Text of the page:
Toxicology and Societies - Linda Birnbaum
Title: The Perils of PFAS
Linda S. Birnbaum, Ph.D.
Scientist Emeritus and Former Director, NIEHS and NTP and Scholar in Residence, Duke University
PFAS compose thousands of compounds which persist in the environment forever and “new” PFAS are found all the time. A diverse group of chemical compounds, PFAS are used for industrial and consumer products, being found in pots and pans, clothing, food paper packaging, and firefighting foams (AFFF) leading to water, soil, dust, and air contamination. Essentially all Americans are exposed, with blood levels reflecting water and food contamination. PFAS-related health concerns began in the 1960s, and the study of people contaminated by DuPont living in the vicinity of Parkersburg, WV revealed strong associations with cancer, high blood pressure, high cholesterol, thyroid impacts, and ulcerative colitis, among other health effects. Other studies, both human and animal, have shown immunotoxicity, diabetes, and impacts on development of the fetus and infant. Thus, PFAS are multi-system toxicants at all stages of life. The “long chain” PFOA and PFOS are being replacement with related “short chain” alternatives which are just as environmentally persistent even if they are eliminated more rapidly from biota but are harder to remove from water. While only a limited number of the newer “short chain” PFAS have been tested, all have shown essentially the same effects as the legacy long chain compounds. Many scientists are suggesting that PFAS be regulated as a class. Federal regulations are limited, with EPA only issuing a lifetime health advisory for PFOS and PFOA, and FDA has regulated a limited number in food packaging. Congress has legislated that the Department of Defense and domestic airports stop using PFAS-contained AFFF. States are moving ahead with 11 states considering a ban on PFAS in food packaging, 27 states considering policies focusing on PFAS in multiple media, including 7 states which have established regulatory levels of PFAS in drinking water. Wisconsin, which has over 30 known PFAS contamination sites, released a PFAS Action Plan last December, and is leading a 22-state coalition pushing for federal drinking water standards. International action is building to take action on PFAS, with the EU chemical strategy towards a toxic-free environment calling for a ban and development of innovations to provide safe substitutions for PFAS.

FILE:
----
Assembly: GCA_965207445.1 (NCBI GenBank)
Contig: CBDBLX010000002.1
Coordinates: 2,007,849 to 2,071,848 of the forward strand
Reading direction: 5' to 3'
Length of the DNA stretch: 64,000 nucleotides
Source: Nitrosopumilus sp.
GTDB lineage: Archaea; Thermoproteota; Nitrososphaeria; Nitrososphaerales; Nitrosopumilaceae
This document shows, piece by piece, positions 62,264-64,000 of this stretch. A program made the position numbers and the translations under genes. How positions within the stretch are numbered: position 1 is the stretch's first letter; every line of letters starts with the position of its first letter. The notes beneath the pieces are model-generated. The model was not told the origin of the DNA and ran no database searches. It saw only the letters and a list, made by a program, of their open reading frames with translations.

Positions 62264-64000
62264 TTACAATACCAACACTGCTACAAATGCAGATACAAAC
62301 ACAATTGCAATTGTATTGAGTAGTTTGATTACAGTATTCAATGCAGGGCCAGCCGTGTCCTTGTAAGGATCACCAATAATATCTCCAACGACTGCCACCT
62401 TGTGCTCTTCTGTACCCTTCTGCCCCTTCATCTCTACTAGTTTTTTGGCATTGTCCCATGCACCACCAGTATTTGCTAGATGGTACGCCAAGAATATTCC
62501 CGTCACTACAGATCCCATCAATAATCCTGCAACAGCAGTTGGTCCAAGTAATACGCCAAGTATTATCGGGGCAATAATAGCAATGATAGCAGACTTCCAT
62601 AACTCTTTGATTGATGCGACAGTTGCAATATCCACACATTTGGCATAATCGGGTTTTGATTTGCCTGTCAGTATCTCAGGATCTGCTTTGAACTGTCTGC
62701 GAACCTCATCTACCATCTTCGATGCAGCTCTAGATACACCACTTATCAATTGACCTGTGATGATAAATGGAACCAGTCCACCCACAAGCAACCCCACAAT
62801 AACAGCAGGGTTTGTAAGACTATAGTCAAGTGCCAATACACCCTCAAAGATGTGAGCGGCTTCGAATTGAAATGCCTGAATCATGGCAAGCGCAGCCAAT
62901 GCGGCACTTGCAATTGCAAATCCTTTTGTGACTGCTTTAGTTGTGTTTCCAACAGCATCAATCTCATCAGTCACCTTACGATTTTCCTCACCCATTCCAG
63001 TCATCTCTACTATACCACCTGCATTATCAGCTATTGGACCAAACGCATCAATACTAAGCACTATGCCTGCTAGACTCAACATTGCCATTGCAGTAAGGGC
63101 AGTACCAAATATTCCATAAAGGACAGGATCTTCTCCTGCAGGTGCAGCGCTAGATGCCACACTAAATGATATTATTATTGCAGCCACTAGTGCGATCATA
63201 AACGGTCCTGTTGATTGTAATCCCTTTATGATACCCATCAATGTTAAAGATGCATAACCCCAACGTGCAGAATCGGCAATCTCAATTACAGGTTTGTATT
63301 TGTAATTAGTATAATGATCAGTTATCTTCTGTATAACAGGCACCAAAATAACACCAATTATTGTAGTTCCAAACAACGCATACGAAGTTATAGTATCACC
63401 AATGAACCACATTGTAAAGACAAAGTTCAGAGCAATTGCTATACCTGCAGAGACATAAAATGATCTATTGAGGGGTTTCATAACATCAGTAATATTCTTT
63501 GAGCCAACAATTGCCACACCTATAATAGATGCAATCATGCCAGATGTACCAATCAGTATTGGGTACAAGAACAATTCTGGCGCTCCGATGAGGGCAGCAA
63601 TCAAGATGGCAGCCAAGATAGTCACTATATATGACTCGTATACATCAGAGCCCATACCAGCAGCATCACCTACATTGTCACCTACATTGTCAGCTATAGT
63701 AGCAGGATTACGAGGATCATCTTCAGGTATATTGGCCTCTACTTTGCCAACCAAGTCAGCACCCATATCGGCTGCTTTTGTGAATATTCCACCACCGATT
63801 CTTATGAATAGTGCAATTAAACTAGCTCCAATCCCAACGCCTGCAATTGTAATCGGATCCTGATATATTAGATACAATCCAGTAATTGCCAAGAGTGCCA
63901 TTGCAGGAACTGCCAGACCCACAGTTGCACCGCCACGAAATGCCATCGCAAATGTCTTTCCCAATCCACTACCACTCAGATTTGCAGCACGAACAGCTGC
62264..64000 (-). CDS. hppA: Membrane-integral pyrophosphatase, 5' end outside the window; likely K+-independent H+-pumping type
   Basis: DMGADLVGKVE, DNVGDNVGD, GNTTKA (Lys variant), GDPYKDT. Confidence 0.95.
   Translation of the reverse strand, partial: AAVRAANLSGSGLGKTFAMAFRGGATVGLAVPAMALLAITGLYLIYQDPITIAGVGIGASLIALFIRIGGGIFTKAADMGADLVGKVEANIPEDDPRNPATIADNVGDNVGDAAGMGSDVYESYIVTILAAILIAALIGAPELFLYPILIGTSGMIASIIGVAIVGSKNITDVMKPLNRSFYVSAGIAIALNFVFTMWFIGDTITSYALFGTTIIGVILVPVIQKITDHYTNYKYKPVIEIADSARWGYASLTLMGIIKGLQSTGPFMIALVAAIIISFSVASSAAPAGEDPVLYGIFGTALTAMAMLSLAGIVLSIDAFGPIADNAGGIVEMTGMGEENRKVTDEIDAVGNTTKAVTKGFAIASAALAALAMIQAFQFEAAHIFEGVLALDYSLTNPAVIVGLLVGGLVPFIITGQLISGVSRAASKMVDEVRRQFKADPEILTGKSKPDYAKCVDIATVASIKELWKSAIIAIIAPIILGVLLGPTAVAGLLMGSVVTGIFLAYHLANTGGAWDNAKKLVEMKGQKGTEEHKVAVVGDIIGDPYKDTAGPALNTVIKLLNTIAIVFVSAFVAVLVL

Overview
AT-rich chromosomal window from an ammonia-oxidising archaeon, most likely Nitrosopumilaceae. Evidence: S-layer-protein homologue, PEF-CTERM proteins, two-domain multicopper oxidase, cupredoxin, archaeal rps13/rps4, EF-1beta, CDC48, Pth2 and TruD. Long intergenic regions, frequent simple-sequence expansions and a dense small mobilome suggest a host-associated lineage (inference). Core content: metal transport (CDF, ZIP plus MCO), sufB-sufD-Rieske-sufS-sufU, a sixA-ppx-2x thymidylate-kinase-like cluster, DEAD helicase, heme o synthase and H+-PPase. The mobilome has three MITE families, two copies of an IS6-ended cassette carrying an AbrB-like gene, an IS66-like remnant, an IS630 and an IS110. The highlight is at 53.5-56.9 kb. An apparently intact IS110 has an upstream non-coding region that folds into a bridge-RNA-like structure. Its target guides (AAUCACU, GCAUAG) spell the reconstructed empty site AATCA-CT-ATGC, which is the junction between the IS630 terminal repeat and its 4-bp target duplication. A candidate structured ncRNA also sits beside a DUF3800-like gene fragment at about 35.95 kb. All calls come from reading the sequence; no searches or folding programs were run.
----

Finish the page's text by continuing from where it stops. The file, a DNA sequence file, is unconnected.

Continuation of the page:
About the Speaker: Linda Birnbaum (former director of NIEHS and the NTP, currently a Scientist Emeritus)
Linda S. Birnbaum, Ph.D., D.A.B.T., A.T.S. is the former Director of the National Institute of Environmental Health Sciences (NIEHS) of the National Institutes of Health, and the National Toxicology Program (NTP). After retirement, she was granted scientist emeritus status and still maintains a laboratory. As a board-certified toxicologist, Birnbaum served as a federal scientist for 40 years. Prior to her appointment as NIEHS and NTP Director in 2009, she spent 19 years at the U.S. Environmental Protection Agency (EPA), where she directed the largest division focusing on environmental health research.
Birnbaum has received many awards and recognitions. In 2016, she was awarded the North Carolina Award in Science. She was elected to the Institute of Medicine of the National Academies, one of the highest honors in the fields of medicine and health. She was also elected to the Collegium Ramazzini, an independent, international academy comprised of internationally renowned experts in the fields of occupational and environmental health and received an honorary Doctor of Science from the University of Rochester and a Distinguished Alumna Award from the University of Illinois. She has also received Honorary Doctorates from Ben-Gurion University, Israel, and Amity University, India; the Surgeon General's Medallion 2014; and 14 Scientific and Technological Achievement Awards, which reflect the recommendations of EPA's external Science Advisory Board, for specific publications.
Birnbaum is an active member of the scientific community. She was vice president of the International Union of Toxicology, the umbrella organization for toxicology societies in more than 50 countries, and former president of the Society of Toxicology, the largest professional organization of toxicologists in the world. She is the author of more than 1000 peer-reviewed publications, book chapters, abstracts, and reports. Birnbaum's own research focuses on the pharmacokinetic behavior of environmental chemicals, mechanisms of action of toxicants including endocrine disruption, and linking of real-world exposures to health effects. She is an adjunct professor in the Gillings School of Global Public Health, the Curriculum in Toxicology, and the Department of Environmental Sciences and Engineering at the University of North Carolina at Chapel Hill, as well as in the Integrated Toxicology and Environmental Health Program at Duke University where she is also a Scholar in Residence.
A native of New Jersey, Birnbaum received her M.S. and Ph.D. in microbiology from the University of Illinois at Urbana-Champaign